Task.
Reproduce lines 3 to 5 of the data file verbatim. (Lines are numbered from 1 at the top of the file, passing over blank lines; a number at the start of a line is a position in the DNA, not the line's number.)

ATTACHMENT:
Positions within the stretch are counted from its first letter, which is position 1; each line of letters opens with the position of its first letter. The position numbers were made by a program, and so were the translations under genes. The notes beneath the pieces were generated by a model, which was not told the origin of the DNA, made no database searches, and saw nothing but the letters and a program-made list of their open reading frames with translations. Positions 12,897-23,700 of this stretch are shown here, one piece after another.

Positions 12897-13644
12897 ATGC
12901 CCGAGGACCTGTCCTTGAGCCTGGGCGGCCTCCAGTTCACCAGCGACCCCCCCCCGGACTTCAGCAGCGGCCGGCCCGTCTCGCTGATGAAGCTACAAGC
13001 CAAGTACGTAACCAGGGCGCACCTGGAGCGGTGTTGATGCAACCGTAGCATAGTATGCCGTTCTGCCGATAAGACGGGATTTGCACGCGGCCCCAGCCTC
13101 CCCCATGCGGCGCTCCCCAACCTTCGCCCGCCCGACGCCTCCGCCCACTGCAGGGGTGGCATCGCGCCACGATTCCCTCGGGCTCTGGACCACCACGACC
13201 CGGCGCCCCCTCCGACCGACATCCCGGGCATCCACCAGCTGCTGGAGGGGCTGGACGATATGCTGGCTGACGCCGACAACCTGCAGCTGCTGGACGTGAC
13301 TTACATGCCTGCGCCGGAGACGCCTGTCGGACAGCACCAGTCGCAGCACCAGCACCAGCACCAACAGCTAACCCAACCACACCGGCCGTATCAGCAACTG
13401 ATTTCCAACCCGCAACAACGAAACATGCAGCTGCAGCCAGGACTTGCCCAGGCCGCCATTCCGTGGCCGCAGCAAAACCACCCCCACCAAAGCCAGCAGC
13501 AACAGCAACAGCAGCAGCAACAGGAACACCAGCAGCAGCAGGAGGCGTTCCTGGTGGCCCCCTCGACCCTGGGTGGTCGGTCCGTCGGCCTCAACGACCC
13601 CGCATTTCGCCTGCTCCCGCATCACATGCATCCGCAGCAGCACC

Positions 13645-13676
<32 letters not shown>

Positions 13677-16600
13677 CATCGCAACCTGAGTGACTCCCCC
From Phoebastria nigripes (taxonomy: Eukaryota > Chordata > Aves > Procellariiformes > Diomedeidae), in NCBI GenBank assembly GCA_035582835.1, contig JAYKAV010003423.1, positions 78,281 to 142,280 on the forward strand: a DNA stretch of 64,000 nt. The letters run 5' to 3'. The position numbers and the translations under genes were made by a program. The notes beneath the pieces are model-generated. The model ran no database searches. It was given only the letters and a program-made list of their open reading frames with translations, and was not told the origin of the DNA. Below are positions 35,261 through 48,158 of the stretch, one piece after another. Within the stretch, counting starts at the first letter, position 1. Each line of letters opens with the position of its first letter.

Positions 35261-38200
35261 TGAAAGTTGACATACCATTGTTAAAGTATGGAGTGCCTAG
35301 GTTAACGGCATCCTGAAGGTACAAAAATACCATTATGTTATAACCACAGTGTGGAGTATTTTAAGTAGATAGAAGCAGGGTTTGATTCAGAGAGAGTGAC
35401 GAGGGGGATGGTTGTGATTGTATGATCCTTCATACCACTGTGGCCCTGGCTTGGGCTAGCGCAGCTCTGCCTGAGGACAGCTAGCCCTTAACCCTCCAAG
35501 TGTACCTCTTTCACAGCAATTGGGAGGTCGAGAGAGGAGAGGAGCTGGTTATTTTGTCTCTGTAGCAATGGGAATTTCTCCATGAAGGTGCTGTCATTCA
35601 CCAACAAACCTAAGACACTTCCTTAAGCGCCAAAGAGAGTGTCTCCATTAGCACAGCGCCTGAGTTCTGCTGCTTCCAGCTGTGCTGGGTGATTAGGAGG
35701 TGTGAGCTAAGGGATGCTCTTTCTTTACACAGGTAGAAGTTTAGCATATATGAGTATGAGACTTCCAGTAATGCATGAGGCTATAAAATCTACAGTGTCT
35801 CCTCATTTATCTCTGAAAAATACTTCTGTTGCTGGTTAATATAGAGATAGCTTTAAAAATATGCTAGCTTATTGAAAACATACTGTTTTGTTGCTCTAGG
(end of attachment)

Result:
12897 ATGC
12901 CCGAGGACCTGTCCTTGAGCCTGGGCGGCCTCCAGTTCACCAGCGACCCCCCCCCGGACTTCAGCAGCGGCCGGCCCGTCTCGCTGATGAAGCTACAAGC
13001 CAAGTACGTAACCAGGGCGCACCTGGAGCGGTGTTGATGCAACCGTAGCATAGTATGCCGTTCTGCCGATAAGACGGGATTTGCACGCGGCCCCAGCCTC